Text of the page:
From a public relations standpoint, what are actresses Felicity Huffman and Lori Loughlin to do following their indictments of fraud to get their daughters into college? In a word, nothing.
There's not a thing these celebrities, including Loughlin's fashion designer husband Mossimo Giannulli who has also been charged in the bribery scandal, could or should be doing publicly right now. Their focus should be on keeping low profiles and meeting with their lawyers to prepare for their days in court.
They can't apologize -- not yet, anyhow -- because they are accused of crimes and have to be careful what they say ahead of court appearances.
They can't pay their way to improved reputations by making large donations to a university's minority scholarship program, the United Negro College Fund or Hispanic College Fund. It would look calculated and cheap; the public would see right through that.
These are federal crimes, not tone-deaf tweets; reputations rightfully have been shattered. There are some crises you don't come back from. Consequences have been swift. Hallmark Channel has dropped Loughlin, and reportedly Netflix will not include her in its fifth and final season of "Full House" reboot "Fuller House." Loughlin's younger daughter Olivia Jade lost her make-up sponsorship with Sephora.
Privately, these celebrity parents should be doing some things to ensure their children, who haven't been indicted, learn from their parents' alleged crimes. As a mom of two daughters -- a fourth grader and a sixth grader -- here's what I hope these families are talking about internally right now.
First, college is important. While these kids will be rich and privileged no matter what, higher education is what will make them more well-rounded individuals. Leaving university -- as Loughlin's daughters have done -- is not the answer. Hopefully they will go back eventually. Yes, it will be hard. Yes, they will be the subject of insults and barbs. But they will never know the pain of having to work two jobs to put themselves through school. A little hardship in the pursuit of education might do these kids some good.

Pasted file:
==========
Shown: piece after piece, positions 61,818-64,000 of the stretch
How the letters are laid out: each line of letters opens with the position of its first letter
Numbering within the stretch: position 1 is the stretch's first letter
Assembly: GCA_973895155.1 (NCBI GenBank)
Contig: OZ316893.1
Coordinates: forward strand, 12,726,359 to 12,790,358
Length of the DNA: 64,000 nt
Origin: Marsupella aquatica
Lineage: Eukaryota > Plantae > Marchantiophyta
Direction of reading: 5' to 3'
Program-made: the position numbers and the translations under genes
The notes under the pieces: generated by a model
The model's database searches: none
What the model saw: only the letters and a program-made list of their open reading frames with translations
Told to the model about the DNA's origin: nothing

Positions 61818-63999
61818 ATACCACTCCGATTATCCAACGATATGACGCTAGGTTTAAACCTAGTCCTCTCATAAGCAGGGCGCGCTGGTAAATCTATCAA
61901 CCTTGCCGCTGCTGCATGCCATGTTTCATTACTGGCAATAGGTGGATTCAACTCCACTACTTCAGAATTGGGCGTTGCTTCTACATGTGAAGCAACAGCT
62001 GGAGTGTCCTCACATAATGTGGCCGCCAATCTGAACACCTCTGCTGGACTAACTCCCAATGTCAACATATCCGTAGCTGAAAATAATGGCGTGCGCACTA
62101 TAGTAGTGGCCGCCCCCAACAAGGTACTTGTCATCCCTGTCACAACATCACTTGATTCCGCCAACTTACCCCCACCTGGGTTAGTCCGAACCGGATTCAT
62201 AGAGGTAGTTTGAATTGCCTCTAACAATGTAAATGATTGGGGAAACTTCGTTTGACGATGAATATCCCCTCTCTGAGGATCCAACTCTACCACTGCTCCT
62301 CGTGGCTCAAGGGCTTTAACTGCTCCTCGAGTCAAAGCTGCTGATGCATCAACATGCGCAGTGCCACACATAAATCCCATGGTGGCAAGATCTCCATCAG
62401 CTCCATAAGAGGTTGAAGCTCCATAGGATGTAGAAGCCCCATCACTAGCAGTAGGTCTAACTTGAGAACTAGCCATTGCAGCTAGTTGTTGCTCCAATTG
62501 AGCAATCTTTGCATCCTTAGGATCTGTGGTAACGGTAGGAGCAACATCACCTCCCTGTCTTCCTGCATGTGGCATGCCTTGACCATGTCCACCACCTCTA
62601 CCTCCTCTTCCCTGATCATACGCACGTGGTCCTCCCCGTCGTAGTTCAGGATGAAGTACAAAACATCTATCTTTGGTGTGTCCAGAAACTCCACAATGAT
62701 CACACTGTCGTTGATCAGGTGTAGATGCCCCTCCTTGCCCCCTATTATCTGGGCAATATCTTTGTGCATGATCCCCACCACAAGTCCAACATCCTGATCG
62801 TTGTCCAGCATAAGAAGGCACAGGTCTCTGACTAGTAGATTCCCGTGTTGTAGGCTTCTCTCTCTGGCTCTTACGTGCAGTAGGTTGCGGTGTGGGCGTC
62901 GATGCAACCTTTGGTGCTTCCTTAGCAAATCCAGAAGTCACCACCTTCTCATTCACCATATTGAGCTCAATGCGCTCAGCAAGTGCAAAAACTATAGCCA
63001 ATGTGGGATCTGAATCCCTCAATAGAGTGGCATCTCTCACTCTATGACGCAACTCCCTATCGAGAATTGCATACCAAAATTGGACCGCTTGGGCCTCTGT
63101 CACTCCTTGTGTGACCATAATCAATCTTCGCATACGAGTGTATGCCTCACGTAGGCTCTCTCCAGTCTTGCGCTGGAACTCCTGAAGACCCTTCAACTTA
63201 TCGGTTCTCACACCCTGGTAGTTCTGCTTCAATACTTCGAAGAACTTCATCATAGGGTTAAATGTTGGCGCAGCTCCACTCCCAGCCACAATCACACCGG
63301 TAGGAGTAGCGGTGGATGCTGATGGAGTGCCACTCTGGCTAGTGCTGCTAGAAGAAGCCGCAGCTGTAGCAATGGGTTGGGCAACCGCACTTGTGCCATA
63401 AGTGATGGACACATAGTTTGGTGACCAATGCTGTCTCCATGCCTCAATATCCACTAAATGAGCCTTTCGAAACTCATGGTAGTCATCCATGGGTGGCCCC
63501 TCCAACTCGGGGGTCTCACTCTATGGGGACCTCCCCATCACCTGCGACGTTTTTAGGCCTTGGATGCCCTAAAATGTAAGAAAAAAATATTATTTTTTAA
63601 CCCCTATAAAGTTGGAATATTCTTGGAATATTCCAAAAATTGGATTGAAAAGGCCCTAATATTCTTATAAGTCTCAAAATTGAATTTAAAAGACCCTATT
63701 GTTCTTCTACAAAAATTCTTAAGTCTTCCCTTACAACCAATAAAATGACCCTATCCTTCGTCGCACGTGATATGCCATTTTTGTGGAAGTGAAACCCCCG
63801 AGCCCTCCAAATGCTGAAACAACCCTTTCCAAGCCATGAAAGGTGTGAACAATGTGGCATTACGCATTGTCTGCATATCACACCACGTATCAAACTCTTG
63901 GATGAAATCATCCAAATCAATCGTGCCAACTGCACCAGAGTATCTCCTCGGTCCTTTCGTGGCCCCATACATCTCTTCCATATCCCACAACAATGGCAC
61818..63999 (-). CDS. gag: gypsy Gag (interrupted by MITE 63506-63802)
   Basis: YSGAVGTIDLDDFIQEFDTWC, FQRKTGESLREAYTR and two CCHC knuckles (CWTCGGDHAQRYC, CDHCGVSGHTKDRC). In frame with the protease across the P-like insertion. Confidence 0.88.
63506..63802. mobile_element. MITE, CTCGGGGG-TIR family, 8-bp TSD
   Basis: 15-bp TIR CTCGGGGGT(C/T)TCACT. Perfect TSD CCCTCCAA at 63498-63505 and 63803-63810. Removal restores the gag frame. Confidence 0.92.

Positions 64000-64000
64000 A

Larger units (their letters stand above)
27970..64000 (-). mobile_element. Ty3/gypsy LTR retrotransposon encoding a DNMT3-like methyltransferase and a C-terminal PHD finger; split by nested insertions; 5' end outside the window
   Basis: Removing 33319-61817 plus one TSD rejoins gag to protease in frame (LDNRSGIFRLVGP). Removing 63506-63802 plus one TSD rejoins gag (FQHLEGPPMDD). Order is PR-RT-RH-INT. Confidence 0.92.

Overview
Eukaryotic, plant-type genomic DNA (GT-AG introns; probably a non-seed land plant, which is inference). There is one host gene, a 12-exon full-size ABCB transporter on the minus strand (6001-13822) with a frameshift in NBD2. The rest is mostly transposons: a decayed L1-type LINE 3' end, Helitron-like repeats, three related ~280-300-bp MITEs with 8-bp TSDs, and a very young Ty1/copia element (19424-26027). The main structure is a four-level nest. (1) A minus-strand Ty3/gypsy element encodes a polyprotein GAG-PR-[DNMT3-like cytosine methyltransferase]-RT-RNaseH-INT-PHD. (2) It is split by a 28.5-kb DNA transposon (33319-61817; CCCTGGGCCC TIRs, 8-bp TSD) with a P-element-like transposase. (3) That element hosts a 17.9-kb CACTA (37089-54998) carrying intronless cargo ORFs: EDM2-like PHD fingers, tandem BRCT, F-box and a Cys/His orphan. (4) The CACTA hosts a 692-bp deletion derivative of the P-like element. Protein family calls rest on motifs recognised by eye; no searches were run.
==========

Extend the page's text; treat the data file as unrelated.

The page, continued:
Second, appearances matter. Not skin surface appearances that Olivia Jade addresses in her YouTube makeup tutorials. Rather, things like being on a yacht with a University of Southern California board of trustee member when this scandal became breaking news. In life, think of how you want to be portrayed. And remember you are who you show to the world. Now might be the time to reflect on who you are and who you want to be on a deeper level. Make the corresponding decisions, large and small, each and every day.
Third, watch what you say and remember the internet is forever. People can't get enough of this story. I can't tell you how many articles I've read or videos I've seen of these celebs saying really dumb stuff -- in retrospect. There's Loughlin poking fun at how much she paid for college. There's daughter Olivia Jade saying she doesn't know how much she'll take part in college, outside of the parties and that her dad faked his way through college. It's OK to stay off social media and out of the spotlight for a long time.
And then there was Huffman's actor husband William H. Macy in a "Men's Journal" interview in February talking about the best advice he'ds ever received. It's prescient -- and the best lesson of all.
"Never lie. It's the cheapest way to go. Lies cost you a lot, and they're never worth what they cost."